Journal Article

Comparison of Clinical and Microbiological Response to Treatment of <i>Clostridium difficile</i>–Associated Disease with Metronidazole and Vancomycin

Wafa N. Al-Nassir, Ajay K. Sethi, Michelle M. Nerandzic, Greg S. Bobulsky, Robin L. P. Jump and Curtis J. Donskey

in Clinical Infectious Diseases

Published on behalf of Infectious Diseases Society of America

Volume 47, issue 1, pages 56-62
Published in print July 2008 | ISSN: 1058-4838
Published online July 2008 | e-ISSN: 1537-6591 | DOI: http://dx.doi.org/10.1086/588293
Comparison of Clinical and Microbiological Response to Treatment of Clostridium difficile–Associated Disease with Metronidazole and Vancomycin

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Background. There have been recent reports of frequent treatment failure associated with the use of metronidazole for treatment of Clostridium difficile–associated disease. We tested the hypothesis that treatment failure with metronidazole is associated with a suboptimal microbiological response in comparison with that of vancomycin.

Methods. We conducted a 9-month prospective observational study of patients with C. difficile–associated disease. Cox proportional hazards models were used to compare metronidazole-treated and vancomycin-treated patients in terms of time to resolution of diarrhea and time to reduction of C. difficile in stool to an undetectable level.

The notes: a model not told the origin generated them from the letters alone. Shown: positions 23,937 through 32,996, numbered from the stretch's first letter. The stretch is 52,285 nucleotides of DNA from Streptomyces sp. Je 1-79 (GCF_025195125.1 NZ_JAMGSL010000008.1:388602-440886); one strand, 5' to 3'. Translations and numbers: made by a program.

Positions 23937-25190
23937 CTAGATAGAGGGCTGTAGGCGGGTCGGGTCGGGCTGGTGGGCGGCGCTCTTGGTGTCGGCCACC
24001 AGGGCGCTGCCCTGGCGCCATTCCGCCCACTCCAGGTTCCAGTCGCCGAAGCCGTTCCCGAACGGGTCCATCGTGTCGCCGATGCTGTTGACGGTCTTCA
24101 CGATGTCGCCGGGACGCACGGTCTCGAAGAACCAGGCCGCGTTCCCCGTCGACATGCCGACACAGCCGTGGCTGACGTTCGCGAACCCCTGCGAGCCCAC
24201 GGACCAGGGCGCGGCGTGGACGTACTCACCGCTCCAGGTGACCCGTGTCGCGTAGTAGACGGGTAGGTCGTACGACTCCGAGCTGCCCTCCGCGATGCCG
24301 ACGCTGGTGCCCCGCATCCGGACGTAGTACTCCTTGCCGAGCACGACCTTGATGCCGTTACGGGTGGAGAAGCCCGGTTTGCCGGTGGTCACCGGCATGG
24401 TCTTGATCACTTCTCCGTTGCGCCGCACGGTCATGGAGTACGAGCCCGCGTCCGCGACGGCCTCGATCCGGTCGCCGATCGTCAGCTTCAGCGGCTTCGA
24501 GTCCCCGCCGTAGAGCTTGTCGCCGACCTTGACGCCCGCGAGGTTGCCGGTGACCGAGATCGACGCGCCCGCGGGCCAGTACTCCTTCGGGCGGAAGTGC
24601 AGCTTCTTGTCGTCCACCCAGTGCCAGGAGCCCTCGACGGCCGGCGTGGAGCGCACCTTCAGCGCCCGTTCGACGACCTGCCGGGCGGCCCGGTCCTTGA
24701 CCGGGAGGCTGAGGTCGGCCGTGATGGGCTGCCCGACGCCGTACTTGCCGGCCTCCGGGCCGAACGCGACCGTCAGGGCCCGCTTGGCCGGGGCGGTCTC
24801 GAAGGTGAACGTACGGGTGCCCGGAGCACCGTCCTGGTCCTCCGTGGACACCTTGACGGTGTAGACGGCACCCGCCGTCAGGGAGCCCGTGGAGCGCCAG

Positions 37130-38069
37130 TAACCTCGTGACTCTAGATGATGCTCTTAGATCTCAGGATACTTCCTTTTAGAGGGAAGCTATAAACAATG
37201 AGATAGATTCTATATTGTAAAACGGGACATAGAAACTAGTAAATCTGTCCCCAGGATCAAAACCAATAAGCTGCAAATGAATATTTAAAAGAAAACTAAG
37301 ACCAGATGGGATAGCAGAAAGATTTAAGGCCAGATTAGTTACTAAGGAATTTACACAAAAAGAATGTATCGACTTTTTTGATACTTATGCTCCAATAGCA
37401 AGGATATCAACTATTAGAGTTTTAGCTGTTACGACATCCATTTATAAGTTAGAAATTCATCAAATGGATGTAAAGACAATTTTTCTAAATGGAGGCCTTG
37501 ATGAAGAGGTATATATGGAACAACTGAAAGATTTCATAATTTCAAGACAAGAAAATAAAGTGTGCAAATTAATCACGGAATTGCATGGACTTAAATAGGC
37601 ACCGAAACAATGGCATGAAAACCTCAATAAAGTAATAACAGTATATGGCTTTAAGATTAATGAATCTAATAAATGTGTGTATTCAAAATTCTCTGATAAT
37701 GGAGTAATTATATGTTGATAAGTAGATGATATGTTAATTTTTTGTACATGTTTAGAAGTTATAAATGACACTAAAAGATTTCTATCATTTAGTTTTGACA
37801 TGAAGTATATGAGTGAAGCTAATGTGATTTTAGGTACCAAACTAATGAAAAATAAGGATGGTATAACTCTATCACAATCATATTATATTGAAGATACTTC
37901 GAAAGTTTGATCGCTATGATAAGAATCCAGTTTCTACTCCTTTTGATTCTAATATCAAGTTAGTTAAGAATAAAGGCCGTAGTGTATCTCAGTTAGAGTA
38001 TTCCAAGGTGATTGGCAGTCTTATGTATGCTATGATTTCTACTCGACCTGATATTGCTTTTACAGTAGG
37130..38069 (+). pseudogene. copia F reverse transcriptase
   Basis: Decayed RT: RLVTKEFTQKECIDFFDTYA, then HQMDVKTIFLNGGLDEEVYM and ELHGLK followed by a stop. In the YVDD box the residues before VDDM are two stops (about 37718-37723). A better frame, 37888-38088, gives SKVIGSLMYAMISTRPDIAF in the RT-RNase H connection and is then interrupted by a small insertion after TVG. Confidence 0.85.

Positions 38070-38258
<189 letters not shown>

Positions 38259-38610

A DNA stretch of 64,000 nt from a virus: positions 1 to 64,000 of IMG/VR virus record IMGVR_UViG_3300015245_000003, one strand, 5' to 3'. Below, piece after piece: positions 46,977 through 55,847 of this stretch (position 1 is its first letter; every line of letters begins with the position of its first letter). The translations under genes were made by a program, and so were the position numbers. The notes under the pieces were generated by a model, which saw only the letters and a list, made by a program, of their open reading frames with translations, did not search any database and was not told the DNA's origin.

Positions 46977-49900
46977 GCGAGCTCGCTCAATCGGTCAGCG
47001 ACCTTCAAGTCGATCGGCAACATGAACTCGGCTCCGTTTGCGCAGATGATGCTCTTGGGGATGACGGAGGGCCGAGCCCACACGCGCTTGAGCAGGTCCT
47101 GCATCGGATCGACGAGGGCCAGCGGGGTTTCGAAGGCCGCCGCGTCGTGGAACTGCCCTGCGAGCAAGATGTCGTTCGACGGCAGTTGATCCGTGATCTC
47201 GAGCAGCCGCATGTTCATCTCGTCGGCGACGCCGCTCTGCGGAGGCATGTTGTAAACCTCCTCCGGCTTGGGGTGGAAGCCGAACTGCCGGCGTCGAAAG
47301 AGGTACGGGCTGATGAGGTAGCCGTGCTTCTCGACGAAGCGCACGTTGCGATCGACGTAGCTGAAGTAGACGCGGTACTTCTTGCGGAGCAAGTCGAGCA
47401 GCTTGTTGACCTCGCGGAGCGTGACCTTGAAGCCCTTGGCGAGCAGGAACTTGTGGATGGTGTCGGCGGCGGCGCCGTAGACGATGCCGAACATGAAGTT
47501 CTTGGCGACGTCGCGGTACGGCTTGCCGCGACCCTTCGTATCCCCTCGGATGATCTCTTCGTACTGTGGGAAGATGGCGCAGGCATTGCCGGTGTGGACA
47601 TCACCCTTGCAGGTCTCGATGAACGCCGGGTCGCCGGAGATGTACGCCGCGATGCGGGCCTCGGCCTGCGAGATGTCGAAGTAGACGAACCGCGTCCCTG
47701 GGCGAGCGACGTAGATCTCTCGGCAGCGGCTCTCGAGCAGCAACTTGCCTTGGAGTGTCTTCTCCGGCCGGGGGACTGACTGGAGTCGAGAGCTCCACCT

Results. Of 52 study patients with C. difficile–associated disease, 34 (65%) received initial therapy with oral metronidazole, and 18 (35%) received initial therapy with oral vancomycin. Diarrhea resolved in >90% of patients who completed 10 days of treatment with either agent. However, vancomycin-treated patients were more likely to develop undetectable levels of C. difficile (adjusted hazard ratio, 3.99; 95% confidence interval, 1.41–11.3; P=.009) and to have resolution of diarrhea (adjusted hazard ratio, 4.17; 95% confidence interval, 1.53–11.40; P=.005) during the first 5 days of therapy. Ten metronidazole-treated patients (29%) had their treatment changed to oral vancomycin because of persistent symptoms. Seven (70%) of these 10 patients had <1 log reduction in C. difficile concentration; however, only 4 had completed ⩾6 days of metronidazole treatment at the time of the treatment change.

Conclusion. In an observational study with a limited number of subjects, a majority of patients with C. difficile–associated disease responded to therapy with metronidazole or vancomycin. Failure with metronidazole treatment may be attributable to a slower and less consistent microbiological response than that with oral vancomycin treatment.

Journal Article.  4020 words.  Illustrated.

Subjects: Infectious Diseases ; Immunology ; Public Health and Epidemiology ; Microbiology

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